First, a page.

WASHINGTON, DC.-One of Americas most important and influential contemporary artists and the U.S. representative to the 2005 Venice Biennale, artist Ed Ruscha (b. 1937) has cast a critical eye on American popular culture for over four decades. Cotton Puffs, Q-tips®, Smoke and Mirrors: The Drawings of Ed Ruscha is the first museum retrospective of the artists drawings. On view at the National Gallery of Art, Washington, from February 13 through May 30, 2005, the exhibition features works from the past four decades, highlighting Ruschas genius for the wry and deadpan juxtaposition of words and objects.
The exhibition was organized by the Whitney Museum of American Art, New York, where it was on view from June 24 through September 26, 2004, before traveling to the Museum of Contemporary Art, Los Angeles from October 17, 2004, through January 17, 2005. Pared down to ninety-four works, the National Gallery of Arts presentation is a more condensed version of the original exhibition.
Ruscha is a recognized master who has inspired many of todays young artists, said Earl A. Powell III, director, National Gallery of Art. We are grateful to our funders for their support of this exhibition, a particularly timely occurrence in light of Ruschas selection as the featured U.S. artist at the Venice Biennale.
The title of the exhibition derives from a conversation between exhibition curator Margit Rowell and the artist, in which Ruscha stated, "You know, it's just cotton puffs, Q-tips®, smoke and mirrors." "Cotton puffs" and "Q-tips®" are items Ruscha regularly utilizes in the making of his drawings; "smoke and mirrors" refers to the illusory quality of the works.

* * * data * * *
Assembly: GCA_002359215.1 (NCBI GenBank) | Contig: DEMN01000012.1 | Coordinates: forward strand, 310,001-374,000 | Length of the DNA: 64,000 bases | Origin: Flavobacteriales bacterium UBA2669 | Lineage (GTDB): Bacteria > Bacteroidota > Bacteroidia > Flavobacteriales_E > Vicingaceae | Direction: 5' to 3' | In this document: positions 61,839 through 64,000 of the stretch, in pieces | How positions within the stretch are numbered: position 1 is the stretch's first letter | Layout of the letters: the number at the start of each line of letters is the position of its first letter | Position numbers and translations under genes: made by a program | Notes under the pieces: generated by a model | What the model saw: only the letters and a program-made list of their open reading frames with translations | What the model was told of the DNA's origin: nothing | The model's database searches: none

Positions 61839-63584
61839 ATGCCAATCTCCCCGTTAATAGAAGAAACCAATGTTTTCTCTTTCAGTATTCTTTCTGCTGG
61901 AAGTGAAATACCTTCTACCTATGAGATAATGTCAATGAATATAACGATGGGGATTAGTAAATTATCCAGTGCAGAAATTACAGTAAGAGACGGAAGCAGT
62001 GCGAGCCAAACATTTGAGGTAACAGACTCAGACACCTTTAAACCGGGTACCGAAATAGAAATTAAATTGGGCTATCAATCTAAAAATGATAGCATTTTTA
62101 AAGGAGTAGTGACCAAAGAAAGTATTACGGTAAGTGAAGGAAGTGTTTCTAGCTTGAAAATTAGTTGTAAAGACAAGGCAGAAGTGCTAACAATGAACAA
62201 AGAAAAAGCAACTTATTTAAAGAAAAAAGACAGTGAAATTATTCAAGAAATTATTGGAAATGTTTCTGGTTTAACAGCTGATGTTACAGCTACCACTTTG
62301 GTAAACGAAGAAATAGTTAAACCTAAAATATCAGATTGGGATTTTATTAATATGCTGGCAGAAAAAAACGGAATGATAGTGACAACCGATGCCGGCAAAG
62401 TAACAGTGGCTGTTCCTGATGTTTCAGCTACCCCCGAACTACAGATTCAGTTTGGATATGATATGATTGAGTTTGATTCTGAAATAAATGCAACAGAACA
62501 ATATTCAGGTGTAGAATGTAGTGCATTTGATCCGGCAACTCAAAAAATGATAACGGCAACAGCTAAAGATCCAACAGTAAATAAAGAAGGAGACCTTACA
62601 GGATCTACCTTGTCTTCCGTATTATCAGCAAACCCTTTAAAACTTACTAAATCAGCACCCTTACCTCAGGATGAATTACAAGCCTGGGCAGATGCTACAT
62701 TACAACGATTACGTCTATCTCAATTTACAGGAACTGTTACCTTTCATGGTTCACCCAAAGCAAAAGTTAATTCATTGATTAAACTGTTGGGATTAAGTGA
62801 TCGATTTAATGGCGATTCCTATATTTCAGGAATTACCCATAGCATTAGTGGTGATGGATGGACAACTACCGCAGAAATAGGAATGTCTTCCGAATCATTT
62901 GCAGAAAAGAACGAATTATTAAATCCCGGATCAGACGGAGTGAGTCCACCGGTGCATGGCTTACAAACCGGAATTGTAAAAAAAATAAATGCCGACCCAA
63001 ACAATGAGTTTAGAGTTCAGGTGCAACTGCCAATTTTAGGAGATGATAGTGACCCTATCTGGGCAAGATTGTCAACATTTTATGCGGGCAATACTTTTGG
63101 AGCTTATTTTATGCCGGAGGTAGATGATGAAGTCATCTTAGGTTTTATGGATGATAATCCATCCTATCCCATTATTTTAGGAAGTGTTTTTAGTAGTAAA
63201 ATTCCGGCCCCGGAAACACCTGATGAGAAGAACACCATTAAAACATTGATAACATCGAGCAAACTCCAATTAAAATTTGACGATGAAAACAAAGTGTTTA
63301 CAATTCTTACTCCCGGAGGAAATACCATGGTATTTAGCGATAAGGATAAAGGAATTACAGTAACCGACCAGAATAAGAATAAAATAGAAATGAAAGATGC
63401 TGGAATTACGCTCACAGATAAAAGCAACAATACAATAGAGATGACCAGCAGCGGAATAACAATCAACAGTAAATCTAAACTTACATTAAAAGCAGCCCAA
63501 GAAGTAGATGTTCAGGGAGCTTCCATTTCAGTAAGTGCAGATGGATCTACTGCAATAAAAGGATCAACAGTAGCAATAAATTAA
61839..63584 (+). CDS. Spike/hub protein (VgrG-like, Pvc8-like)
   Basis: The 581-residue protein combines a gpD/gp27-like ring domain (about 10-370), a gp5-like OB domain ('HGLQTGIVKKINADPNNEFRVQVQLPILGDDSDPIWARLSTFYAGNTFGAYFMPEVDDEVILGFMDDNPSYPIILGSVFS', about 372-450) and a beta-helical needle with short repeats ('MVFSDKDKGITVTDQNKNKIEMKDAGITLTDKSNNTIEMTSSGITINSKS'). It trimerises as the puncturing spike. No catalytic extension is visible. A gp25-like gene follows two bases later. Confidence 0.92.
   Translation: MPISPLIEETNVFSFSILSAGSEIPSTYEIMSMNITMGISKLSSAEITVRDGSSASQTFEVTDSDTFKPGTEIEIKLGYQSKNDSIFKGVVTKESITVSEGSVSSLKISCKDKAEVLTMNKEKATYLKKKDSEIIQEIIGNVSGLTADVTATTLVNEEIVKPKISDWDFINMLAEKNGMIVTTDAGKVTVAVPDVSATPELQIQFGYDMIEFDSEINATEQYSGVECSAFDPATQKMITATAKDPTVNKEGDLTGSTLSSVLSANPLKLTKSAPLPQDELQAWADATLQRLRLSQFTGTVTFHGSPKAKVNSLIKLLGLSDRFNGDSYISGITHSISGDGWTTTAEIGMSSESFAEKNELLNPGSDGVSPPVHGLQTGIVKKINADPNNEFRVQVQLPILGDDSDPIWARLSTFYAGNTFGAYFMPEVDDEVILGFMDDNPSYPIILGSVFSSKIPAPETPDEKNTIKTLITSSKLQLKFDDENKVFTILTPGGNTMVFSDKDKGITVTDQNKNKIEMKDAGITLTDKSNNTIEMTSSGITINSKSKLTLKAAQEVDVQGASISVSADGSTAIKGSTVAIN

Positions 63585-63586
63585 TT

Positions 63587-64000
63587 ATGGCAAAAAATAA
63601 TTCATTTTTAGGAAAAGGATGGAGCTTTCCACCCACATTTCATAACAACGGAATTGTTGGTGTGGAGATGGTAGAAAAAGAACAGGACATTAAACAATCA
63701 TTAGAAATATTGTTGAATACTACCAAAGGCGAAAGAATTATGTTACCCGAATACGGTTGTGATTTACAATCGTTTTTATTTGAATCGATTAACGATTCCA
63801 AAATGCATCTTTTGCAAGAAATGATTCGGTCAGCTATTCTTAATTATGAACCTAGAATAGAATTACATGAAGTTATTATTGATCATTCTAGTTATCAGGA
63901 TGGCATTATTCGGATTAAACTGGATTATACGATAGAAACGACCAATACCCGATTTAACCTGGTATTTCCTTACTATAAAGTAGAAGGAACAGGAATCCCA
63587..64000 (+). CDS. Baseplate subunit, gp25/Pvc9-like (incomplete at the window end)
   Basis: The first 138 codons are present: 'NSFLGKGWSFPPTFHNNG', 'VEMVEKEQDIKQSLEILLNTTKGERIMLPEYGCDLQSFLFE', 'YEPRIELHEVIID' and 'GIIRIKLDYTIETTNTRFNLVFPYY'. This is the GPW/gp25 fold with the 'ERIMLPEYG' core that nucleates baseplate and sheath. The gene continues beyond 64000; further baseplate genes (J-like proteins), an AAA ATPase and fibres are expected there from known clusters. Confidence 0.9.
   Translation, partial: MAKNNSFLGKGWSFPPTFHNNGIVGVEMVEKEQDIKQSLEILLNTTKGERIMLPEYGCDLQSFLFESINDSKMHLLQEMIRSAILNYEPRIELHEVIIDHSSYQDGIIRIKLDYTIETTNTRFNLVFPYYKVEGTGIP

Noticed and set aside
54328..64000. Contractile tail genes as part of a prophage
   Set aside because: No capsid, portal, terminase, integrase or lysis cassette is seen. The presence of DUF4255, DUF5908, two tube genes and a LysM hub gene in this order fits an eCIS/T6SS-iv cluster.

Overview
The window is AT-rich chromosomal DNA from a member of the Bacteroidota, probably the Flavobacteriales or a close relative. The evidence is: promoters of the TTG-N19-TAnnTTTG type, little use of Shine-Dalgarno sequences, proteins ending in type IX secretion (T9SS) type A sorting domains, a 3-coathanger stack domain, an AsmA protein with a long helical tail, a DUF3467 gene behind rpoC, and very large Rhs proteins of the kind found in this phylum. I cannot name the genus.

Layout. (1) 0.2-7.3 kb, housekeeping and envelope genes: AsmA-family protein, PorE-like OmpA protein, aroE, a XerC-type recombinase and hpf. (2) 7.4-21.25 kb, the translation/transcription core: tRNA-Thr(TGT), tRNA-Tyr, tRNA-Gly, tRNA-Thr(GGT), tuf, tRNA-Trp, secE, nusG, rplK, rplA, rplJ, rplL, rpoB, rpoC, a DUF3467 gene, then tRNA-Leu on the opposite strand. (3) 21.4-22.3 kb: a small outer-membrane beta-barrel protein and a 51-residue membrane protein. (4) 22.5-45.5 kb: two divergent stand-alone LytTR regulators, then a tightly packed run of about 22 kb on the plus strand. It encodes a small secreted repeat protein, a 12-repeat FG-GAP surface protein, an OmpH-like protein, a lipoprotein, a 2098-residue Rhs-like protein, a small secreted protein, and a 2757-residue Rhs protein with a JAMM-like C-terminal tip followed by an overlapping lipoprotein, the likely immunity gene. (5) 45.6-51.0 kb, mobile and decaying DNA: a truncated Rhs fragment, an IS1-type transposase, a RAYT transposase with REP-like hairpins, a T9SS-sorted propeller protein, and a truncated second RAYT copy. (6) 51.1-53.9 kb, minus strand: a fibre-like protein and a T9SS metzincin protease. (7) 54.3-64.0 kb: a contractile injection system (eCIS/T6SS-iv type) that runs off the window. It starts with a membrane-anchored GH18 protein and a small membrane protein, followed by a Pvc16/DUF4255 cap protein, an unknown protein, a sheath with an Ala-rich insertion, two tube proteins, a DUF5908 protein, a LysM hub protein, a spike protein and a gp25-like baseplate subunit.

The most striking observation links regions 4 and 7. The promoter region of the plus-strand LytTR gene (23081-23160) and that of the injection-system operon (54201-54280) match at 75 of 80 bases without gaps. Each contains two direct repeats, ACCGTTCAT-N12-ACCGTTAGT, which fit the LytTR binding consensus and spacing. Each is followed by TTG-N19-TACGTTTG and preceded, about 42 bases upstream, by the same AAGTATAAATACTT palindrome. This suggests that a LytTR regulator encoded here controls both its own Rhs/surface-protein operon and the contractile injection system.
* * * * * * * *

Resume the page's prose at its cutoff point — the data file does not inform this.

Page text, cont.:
Ranging in date from 1959 to 2002, the drawings in the exhibition are made with conventional materials such as graphite and pastel but also unorthodox ones, including gunpowder, vegetable juices, and tobacco stain.
As much a photorealist as a pop artist, a conceptualist as a minimalist, Ruscha defies easy categorization. He has recorded the shifting emblems of American life in the form of classic Hollywood logos and stylized gas stations. Examples include Trademark #5 (1962), an image of the Twentieth Century Fox trademark complete with klieg lights and dramatically streamlined diagonals, as well as Standard Study #2 (1962), a brightly colored study of a classic 1950s gas station in Amarillo, Texas.
Ruscha also embraces language as the very subject of his work, probing both its power and relativism as a means of communication. In a variety of scripts and stylesfrom gothic to longhand, from ribbonlike lettering to words that seem poured rather than printedRuscha gives words a physical voice. Theyre almost not words, he remarks. They are objects that become words. Examples in the exhibition include Pool (1968), a so-called liquid drawing, Dirty Baby (1977), and The End #23 (2002), a seemingly scratched image of that now virtually obsolete cinematic tag line.
Born in 1937 in Omaha, Nebraska, and raised in Oklahoma City, Ruscha moved to Los Angeles in 1956. He attended the Chouinard Art Institute (now CalArts) until 1960, studying painting, photography, and the graphic arts. In 1961, Ruscha embarked on a career as an artist and produced enigmatic paintings, drawings, and photographic books of gasoline stations, apartment buildings, palm trees, and vacant lots. Ruscha was recently chosen by a committee of American museum curators to represent the United States at the 2005 Venice Biennale. His work will be featured in the U.S. pavilion at the prestigious art festival during June 2005.
The exhibition is curated by independent curator Margit Rowell, formerly at the Solomon R. Guggenheim Museum, New York, the Musée National d'Art Moderne, Paris, the Fundació Joan Miró, Barcelona, and The Museum of Modern Art, New York. National Gallery curator of modern prints and drawings Judith Brodie is coordinating the Washington presentation.